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11/12/2018 | Global HotSpots - Home Features Countries Issues Syndication In the Media About Global HotSpots Previous Is the US Finally Seeing Saudi Arabia for What It Is?

James M. Dorsey

U.S. Senate resolution potentially changes Middle East dynamics.

 

A draft U.S. Senate resolution effectively portrays Saudi policy as detrimental to U.S. interests and values and it sees Crown Prince Mohammed bin Salman as “complicit” in the killing of journalist Jamal Khashoggi.

If adopted and implemented, this Senate resolution could potentially change the dynamics of the region’s politics. It could also create an initial exit from almost a decade of mayhem, conflict and bloodshed.

The six-page draft also holds Prince Mohammed accountable for the devastating war in Yemen that has sparked one of the world’s worst humanitarian crises.

It also points to the failure to end the 17-month-old Saudi-United Arab Emirates-led economic and diplomatic boycott of Qatar, as well as the jailing and torture of Saudi dissidents and activists.

In doing so, the resolution confronts not only Prince Mohammed’s policies, but also by implication those of his closest ally, UAE crown prince Mohammed bin Zayed. The UAE was the first country that Saudi leader visited after the Khashoggi killing.

By in effect challenging the position of king-in-waiting Prince Mohammed, the U.S. Senate resolution raises the question whether some of his closest allies, including the UAE crown prince, will in future want to be identified that closely with him.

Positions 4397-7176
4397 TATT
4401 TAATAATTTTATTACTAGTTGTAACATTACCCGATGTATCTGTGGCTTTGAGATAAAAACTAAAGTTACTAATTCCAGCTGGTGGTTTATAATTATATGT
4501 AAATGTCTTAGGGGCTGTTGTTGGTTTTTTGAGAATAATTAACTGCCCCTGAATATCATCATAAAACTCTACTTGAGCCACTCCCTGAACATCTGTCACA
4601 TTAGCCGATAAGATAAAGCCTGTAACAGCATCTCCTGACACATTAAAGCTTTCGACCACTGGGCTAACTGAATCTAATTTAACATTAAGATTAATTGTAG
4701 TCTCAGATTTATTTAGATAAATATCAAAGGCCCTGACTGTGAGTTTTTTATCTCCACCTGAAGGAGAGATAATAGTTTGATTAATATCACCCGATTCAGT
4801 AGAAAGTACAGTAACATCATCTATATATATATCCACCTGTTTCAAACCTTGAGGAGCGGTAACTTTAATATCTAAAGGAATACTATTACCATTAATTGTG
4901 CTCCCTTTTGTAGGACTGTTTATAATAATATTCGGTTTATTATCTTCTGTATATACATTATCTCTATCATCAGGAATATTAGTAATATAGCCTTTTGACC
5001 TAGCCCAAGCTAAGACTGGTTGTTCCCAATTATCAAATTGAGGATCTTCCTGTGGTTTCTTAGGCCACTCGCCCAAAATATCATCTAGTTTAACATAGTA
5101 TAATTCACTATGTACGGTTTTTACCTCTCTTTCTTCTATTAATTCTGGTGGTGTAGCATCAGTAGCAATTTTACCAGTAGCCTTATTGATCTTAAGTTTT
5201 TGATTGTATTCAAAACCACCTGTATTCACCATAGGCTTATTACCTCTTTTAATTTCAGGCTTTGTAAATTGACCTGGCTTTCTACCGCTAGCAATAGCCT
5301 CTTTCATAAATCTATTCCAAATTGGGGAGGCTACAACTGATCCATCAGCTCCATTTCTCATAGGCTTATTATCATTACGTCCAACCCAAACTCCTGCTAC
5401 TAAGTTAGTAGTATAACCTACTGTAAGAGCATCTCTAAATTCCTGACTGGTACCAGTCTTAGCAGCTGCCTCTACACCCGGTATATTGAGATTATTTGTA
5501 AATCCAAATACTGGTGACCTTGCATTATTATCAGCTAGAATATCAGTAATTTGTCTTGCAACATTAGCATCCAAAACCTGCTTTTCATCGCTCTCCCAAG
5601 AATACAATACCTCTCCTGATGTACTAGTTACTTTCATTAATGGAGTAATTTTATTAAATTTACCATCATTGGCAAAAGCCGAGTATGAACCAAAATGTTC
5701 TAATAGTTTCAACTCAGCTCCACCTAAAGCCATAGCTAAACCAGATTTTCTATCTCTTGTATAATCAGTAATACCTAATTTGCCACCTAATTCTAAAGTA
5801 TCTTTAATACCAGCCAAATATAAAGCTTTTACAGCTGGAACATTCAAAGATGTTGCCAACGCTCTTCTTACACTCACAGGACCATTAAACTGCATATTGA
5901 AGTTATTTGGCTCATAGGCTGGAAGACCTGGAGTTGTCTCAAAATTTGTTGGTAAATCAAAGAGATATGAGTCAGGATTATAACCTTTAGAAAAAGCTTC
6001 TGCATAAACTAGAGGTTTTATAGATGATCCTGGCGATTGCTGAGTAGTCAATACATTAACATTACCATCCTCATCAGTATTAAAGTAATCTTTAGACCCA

Challenging Prince Mohammed’s policies

Moreover, by demanding the release of activist Raif bin Muhammad Badawi, better known as Raif Badawi and women’s rights activists, the resolution further challenges core tenets of Prince Mohammed’s policies.

They include the iron-fisted repression of his critics, the extent of his proposed social reforms as part of his drive to diversify and streamline the Saudi economy, as well as the kingdom’s overall human rights record.

A 34-year-old blogger who named his website Free Saudi Liberals, Mr. Badawi was barred from travel and had his assets frozen in 2009. He was arrested in 2012 and sentenced to 10 years in prison and 1,000 lashes for insulting Islam.

His sister, Samar Badawi, a women’s rights activist, was detained earlier this year. Mr. Badawi’s wife and children were granted asylum and citizenship in Canada.

A diplomatic row that stunned many erupted in August when Saudi Arabia expelled the Canadian ambassador after the foreign ministry in Ottawa demanded in a tweet the release of Ms. Badawi and other activists.

Prince Mohammed and Saudi Arabia, even prior to introduction of the Senate resolution, were discovering that the Khashoggi killing had weakened the kingdom internationally and had made it more vulnerable to pressure.

Talks in Sweden between the Saudi-backed Yemeni government and Houthi rebels to end the war is the most immediate consequence of the kingdom’s changing position.

So is the resolution that is unprecedented in the scope and harshness of the criticism of a long-standing ally.

Getting the UAE to rethink?

While the resolution is likely to spark initial anger among some of Prince’s Mohammed’s allies, it nevertheless — if adopted and/or implemented — could persuade some like UAE crown prince Mohammed to rethink their fundamental strategies.

The relationship between the two Mohammeds constituted a cornerstone of the UAE leader’s strategy to achieve his political, foreign policy and defense goals.

These include projecting the Emirates as a guiding light of cutting-edge Arab and Muslim modernity; ensuring that the Middle East fits the crown prince’s autocratic, anti-Islamist mould; and enabling the UAE — described by U.S. defense secretary Jim Mattis as “Little Sparta” — to punch above its weight politically, diplomatically and militarily.